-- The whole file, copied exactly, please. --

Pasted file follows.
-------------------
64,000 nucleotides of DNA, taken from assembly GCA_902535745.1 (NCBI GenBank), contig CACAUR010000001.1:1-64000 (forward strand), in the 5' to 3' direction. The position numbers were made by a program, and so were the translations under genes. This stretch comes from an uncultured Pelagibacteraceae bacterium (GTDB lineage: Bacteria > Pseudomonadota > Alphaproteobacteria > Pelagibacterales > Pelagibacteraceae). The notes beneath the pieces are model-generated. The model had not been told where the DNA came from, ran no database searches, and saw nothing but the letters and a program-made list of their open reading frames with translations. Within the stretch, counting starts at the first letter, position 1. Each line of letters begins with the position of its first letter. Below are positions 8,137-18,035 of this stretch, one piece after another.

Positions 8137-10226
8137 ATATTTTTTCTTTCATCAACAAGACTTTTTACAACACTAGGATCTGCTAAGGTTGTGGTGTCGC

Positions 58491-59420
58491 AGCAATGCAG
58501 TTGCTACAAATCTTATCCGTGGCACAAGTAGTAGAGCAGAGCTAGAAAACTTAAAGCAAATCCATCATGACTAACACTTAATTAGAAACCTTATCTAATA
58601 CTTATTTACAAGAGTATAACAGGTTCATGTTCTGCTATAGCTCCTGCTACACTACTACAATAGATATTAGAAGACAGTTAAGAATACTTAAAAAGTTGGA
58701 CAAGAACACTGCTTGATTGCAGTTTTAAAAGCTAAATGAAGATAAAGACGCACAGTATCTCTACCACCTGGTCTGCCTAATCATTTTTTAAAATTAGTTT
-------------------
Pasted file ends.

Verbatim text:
64,000 nucleotides of DNA, taken from assembly GCA_902535745.1 (NCBI GenBank), contig CACAUR010000001.1:1-64000 (forward strand), in the 5' to 3' direction. The position numbers were made by a program, and so were the translations under genes. This stretch comes from an uncultured Pelagibacteraceae bacterium (GTDB lineage: Bacteria > Pseudomonadota > Alphaproteobacteria > Pelagibacterales > Pelagibacteraceae). The notes beneath the pieces are model-generated. The model had not been told where the DNA came from, ran no database searches, and saw nothing but the letters and a program-made list of their open reading frames with translations. Within the stretch, counting starts at the first letter, position 1. Each line of letters begins with the position of its first letter. Below are positions 8,137-18,035 of this stretch, one piece after another.

Positions 8137-10226
8137 ATATTTTTTCTTTCATCAACAAGACTTTTTACAACACTAGGATCTGCTAAGGTTGTGGTGTCGC

Positions 58491-59420
58491 AGCAATGCAG
58501 TTGCTACAAATCTTATCCGTGGCACAAGTAGTAGAGCAGAGCTAGAAAACTTAAAGCAAATCCATCATGACTAACACTTAATTAGAAACCTTATCTAATA
58601 CTTATTTACAAGAGTATAACAGGTTCATGTTCTGCTATAGCTCCTGCTACACTACTACAATAGATATTAGAAGACAGTTAAGAATACTTAAAAAGTTGGA
58701 CAAGAACACTGCTTGATTGCAGTTTTAAAAGCTAAATGAAGATAAAGACGCACAGTATCTCTACCACCTGGTCTGCCTAATCATTTTTTAAAATTAGTTT